The cyberattack that compromised systems at JPMorgan Chase exposed accounts of 76 million households and seven million small businesses.
Data related nearly 76 million households and seven million small business accounts were exposed in the recent hack of the JPMorgan Chase & Co (JPM.N) systems occurred during the summer, making it one of the biggest data breaches in history.
The news on the incident at JPMorgan came after the recent attack against POS systems at Home Depot stores which impacted 56 million cards and the similar attack seen last year against giant IT retailer Target, which compromised 40 million cards.
Names, addresses, phone numbers and email addresses of the holders of victim accounts were exposed, the news was confirmed by JPMorgan in a Form 8-K filing with the Securities and Exchange Commission, fortunately in time I’m writing experts of the company exclude that account numbers, passwords, user IDs, dates of birth or Social Security numbers have been exposed.
The number of victims estimated this summer, just after the disclosure of the news related to the incident, is much lower than found.
Late August, the FBI and the U.S. Secret Service started their investigation speculating on a a “computer-hacking attack” which hit numerous American financial institutions.
In the official statements released through the Chase.com and JPMorganOnline.com websites, JPMorgan confirmed that it hasn’t observed any fraud patterns in the account involved in the incident and it will the situation in the next months to protect its customers.
“There is no evidence that your account numbers, passwords, user IDs, date of birth or Social Security number were compromised during this attack. However, your contact information – name, address, phone number and email address – was compromised.
Your money at JPMorgan Chase is safe:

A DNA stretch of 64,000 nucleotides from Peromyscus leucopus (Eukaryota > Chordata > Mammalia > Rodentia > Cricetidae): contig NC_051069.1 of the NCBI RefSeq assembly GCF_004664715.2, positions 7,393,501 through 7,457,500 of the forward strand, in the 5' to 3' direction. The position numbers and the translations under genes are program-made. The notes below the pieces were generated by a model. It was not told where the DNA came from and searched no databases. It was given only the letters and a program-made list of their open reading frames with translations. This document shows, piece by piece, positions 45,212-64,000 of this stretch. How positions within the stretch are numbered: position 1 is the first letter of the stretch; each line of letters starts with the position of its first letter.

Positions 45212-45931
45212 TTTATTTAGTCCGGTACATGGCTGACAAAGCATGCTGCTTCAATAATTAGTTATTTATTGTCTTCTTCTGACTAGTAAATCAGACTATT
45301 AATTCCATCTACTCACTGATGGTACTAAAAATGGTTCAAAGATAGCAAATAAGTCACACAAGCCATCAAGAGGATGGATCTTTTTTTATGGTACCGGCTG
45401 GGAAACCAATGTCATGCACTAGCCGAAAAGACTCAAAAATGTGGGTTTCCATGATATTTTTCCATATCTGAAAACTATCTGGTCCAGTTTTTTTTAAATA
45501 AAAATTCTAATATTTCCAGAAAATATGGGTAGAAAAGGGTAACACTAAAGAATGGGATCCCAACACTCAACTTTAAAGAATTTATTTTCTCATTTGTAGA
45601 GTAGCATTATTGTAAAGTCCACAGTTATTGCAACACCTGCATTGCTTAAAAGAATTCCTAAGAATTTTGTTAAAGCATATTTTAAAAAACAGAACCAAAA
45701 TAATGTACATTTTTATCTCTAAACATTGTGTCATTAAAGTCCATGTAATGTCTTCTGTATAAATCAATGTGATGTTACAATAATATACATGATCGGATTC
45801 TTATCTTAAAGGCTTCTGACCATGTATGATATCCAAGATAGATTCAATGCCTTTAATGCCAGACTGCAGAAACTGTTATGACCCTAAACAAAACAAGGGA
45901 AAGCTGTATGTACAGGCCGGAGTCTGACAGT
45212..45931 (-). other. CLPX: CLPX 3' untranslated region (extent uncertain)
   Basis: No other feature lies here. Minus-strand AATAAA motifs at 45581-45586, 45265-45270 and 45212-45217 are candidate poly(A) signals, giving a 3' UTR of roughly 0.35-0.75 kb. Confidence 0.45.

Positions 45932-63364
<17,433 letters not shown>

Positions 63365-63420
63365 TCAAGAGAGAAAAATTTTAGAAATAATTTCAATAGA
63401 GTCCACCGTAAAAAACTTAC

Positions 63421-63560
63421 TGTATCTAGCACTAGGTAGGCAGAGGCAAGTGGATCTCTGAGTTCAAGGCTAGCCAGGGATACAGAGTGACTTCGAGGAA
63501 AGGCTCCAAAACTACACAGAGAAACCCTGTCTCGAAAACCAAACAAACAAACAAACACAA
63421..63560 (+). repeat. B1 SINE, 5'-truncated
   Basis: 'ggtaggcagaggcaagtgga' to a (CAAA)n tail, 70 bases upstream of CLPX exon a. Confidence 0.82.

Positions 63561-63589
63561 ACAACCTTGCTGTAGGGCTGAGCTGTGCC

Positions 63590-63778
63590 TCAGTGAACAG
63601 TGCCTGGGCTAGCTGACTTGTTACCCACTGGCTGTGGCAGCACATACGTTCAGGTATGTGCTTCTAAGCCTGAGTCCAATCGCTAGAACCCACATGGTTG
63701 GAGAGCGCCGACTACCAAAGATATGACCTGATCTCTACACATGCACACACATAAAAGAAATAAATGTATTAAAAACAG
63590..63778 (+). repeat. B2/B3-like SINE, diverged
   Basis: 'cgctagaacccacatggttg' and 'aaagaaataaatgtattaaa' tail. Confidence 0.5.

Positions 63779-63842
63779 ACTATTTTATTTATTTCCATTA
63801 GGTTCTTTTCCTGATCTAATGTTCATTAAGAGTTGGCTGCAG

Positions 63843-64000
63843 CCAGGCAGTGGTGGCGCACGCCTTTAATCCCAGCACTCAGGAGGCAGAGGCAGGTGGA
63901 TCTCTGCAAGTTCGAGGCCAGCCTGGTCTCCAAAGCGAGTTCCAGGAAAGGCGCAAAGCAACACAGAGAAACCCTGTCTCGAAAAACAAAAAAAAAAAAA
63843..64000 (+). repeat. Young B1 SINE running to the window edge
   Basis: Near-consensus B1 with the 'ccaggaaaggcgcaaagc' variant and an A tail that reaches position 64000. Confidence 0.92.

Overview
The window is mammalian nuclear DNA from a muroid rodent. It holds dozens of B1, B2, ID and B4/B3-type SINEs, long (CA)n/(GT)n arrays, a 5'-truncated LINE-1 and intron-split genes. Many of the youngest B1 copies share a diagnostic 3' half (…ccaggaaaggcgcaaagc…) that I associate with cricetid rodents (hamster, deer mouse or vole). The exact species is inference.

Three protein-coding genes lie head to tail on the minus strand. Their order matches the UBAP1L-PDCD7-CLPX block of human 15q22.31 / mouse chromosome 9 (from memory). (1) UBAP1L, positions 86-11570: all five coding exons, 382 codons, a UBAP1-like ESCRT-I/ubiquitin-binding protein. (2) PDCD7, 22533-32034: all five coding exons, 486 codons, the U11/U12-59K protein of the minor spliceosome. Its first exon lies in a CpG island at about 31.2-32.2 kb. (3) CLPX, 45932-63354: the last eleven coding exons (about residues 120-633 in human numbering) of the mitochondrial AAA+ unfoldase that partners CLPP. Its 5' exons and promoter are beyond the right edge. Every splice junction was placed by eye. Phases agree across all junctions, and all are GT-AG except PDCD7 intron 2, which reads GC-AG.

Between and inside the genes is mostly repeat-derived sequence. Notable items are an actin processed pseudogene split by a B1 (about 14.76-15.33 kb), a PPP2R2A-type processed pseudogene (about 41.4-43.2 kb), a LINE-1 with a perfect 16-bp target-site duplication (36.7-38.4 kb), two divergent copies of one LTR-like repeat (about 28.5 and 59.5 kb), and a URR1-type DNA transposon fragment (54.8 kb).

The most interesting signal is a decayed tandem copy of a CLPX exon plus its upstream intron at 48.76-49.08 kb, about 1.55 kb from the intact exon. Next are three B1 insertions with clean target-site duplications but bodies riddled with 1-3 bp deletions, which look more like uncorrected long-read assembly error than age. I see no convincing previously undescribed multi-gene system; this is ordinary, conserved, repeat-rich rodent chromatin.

Unlike recent attacks on retailers, we have seen no unusual fraud activity related to this incident. Importantly, you are not liable for any unauthorized transaction on your account that you promptly alert us to. ” states the update on cyber security published by Chase.
According the information disclosed online by principal media agencies, including the Wall Street Journal and the New York Times, the hackers compromised more than 90 of JP Morgan’s servers for short periods of time from mid-June to mid-August.
Once the experts at JPMorgan detected the data breach immediately fixed the security flaws exploited by the hackers, according to reports issued by the agencies the attacks originated from overseas, but it hasn’t been disclosed the possible origin.
In the past, most active communities of hackers specialized in such kind of attacks were located in Eastern Europe or Russia, and also this time experts speculated that those areas could be the base of the criminals which hit JPMorgan.
The New York Times also speculated a possible involvement of state-sponsored hackers due to the lack of profit motive:
“That lack of any apparent profit motive has generated speculation among the law enforcement officials and security experts that the hackers, which some thought to be from Southern Europe, may have been sponsored by elements of the Russian government, the people with knowledge of the investigation said.”
It’s my opinion that the fact that no abnormal activity was seen since now should not reassure the customers of the bank, it is very likely that the organization behind the attack wants to use the stolen information for subsequent attacks, such as phishing campaigns on a large scale.
Stay tuned for further information.
(Security Affairs – JPMorgan, data breach)